2. Implementation – covering a period of five years - is via seven priority themes important for realizing effective public financial management reforms. Four themes relate to the annual budget cycle (resource mobilization; resource allocation; budget execution, accounting and reporting; audit and oversight) while three themes are cross-cutting (fiscal decentralization; the PFM legal framework and automation and integration).
3. The existing Government systems will be used in implementing the programme and the PFM Reform Secretariat to be domiciled in the MoF will play a strategic coordination role and oversee the implementation of reforms. Political championship will be provided by the Steering Committee. Within each thematic area, there are champions and actors identified that will be responsible for reform implementation and will ensure that reforms are mainstreamed within the Government planning and work processes.
4. The Strategy also incorporates a protocol for engagement with Development Partners. The purpose of the protocol is;
  • To ensure a commitment from relevant parties to harmonization and coordination of all initiatives and activities in support of Public Finance work in the Republic of Kenya.
  • To ensure that development partners’ contributions are coordinated and in compliance with policies of the Government of Kenya.
5. Priority areas identified for immediate implementation include: Deepening Intergrated Financial  Management Information System Reform; Fiscal Decentralization – put in place a framework for identification, assigning and costing of functions that are to be decentralized from national to county governments as well as to provide a framework for intergovernmental fiscal relations; Independent Oversight – fostering relationship between the Office of the Auditor General and the Money Committees in Parliament; Rollout of the national and county level Programme Based Budgeting; Enhancing comprehensiveness of the budget - accounting for unutilized funds from budget provisions to Ministries Departments and Agencies and factoring into the budget, as a form of expenditure, tax expenses incurred by the Government; Enhancing revenue collection by broadening the tax base, improving tax compliance etc.; Revision of the Procurement law.
6. A Monitoring and Evaluation Framework to track progress of implementation is a key element of the Strategy.
7. The Strategy further stipulates that funding of the reforms should follow a facilitative framework established within the Government. Resource allocation will be assigned to thematic areas and implementation tied to specific activities that contribute to agreed indicators. Government financing will be allocated through the normal budget process. The Government will enter into specific financing agreements with development partners willing to support the strategy. Flow of funds will be defined within the operational plan for the strategy.
A copy of the Strategy can be downloaded from or
Kindly submit any comments to the PFMR Programme Manager by close of business, Monday, January 28, 2013.
The Programme Manager,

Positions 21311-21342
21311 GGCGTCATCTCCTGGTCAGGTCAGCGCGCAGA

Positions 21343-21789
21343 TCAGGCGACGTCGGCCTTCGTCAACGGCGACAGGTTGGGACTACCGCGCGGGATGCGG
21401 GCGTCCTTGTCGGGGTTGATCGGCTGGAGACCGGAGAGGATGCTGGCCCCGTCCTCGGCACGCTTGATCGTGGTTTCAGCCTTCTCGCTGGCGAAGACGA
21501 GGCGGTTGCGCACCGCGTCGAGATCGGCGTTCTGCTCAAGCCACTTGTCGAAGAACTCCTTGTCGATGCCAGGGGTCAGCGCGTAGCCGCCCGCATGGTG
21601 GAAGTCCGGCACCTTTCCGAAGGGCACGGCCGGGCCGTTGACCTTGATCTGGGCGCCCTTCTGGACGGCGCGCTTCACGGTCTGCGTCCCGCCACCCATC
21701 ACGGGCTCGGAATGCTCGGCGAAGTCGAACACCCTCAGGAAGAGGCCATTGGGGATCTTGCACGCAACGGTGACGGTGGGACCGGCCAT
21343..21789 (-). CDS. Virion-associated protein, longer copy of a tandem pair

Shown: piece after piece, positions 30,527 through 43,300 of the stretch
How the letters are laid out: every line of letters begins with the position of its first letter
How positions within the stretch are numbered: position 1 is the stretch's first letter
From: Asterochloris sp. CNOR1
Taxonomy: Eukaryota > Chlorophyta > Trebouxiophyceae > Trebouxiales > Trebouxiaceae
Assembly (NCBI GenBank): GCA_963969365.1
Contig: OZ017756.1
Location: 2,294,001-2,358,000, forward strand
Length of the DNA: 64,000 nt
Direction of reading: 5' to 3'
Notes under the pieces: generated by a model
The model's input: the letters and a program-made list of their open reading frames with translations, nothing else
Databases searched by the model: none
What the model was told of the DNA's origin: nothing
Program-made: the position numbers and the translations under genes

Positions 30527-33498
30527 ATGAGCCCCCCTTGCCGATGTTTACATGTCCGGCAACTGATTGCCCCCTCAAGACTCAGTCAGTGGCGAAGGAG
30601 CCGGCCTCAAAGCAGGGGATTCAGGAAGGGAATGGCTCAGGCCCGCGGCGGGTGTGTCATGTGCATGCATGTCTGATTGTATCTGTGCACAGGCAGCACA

Public Finance Management Reform Programme,
Bima House, Harambee Avenue, 8th Floor,
P.O. Box 30007, G.P.O Code 00100 Nairobi.
Tel: +254 - 20 - 2252299,

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NCIC Advisory on Actions to Reinforce Peaceful Co-Existence During the 2013 General Elections



Since the return to multi-party democracy, Kenya’s General Elections have been marred by violence in largely multi-ethnic regions of the country. The most extensive violence of this nature was witnessed in the aftermath of the pronouncement of the presidential elections results following the 2007 General Elections. 

The country is now facing the first General Election after the threat to sustained unity witnessed in 2008 and under a new governance structure instituted under the 2010 Constitution.

The National Cohesion and Integration Commission established under the National Cohesion and Integration Act, 2008 is under Section 25 (j) of the Act mandated to; ‘identify and analyze factors inhibiting the attainment of harmonious relations between ethnic communities, particularly barriers to their participation in social, economic, commercial, financial, cultural and political endeavours. 

The Commission is required to recommend to the Government and any other relevant public or private body how to overcome these factors’.

NCIC was recently engaged in monitoring of the political party nominations process that was conducted nationwide with a view to identifying potential triggers to violence in the coming General Elections.

The violence that was recently experienced in some parts of the country including the discontent expressed by Kenyans in addition to our findings have highlighted the need for concerted efforts to sustain the relative peace we have enjoyed in the last five years as we approach the General Elections.

NCIC thus makes the following recommendations:

a) The late delivery of ballot material in areas where there exists stiff competition between aspirants and/or parties poses a trigger to violence and should be mitigated

The outcome of our monitoring shows that areas where a number of parties are deemed stronger and/or where equally strong candidates are present, undoubtedly remain vulnerable to rumor mongering and political manipulation. It is also noted that the fact that aspirants were still able to ‘party-hop’ means that in many areas the contest that could have been concluded with party nominations have been postponed.

b) Conduct of Campaign Supporters

It was apparent (from the monitoring exercise) that the aspirants were more responsive to discussions to keep peace during campaigns but remained susceptible to manipulation from radical supporters. The need to ensure that supporters are not allowed to easily congregate around the tallying areas must be emphasized to control mob tendencies.

We appeal to all Kenyans to maintain peace at all times as they practice their Constitutional right to support candidates of their choice. They should not trample on other citizens’ rights as they continue to enjoy theirs.

c) Complete Impartiality of the Police and Administration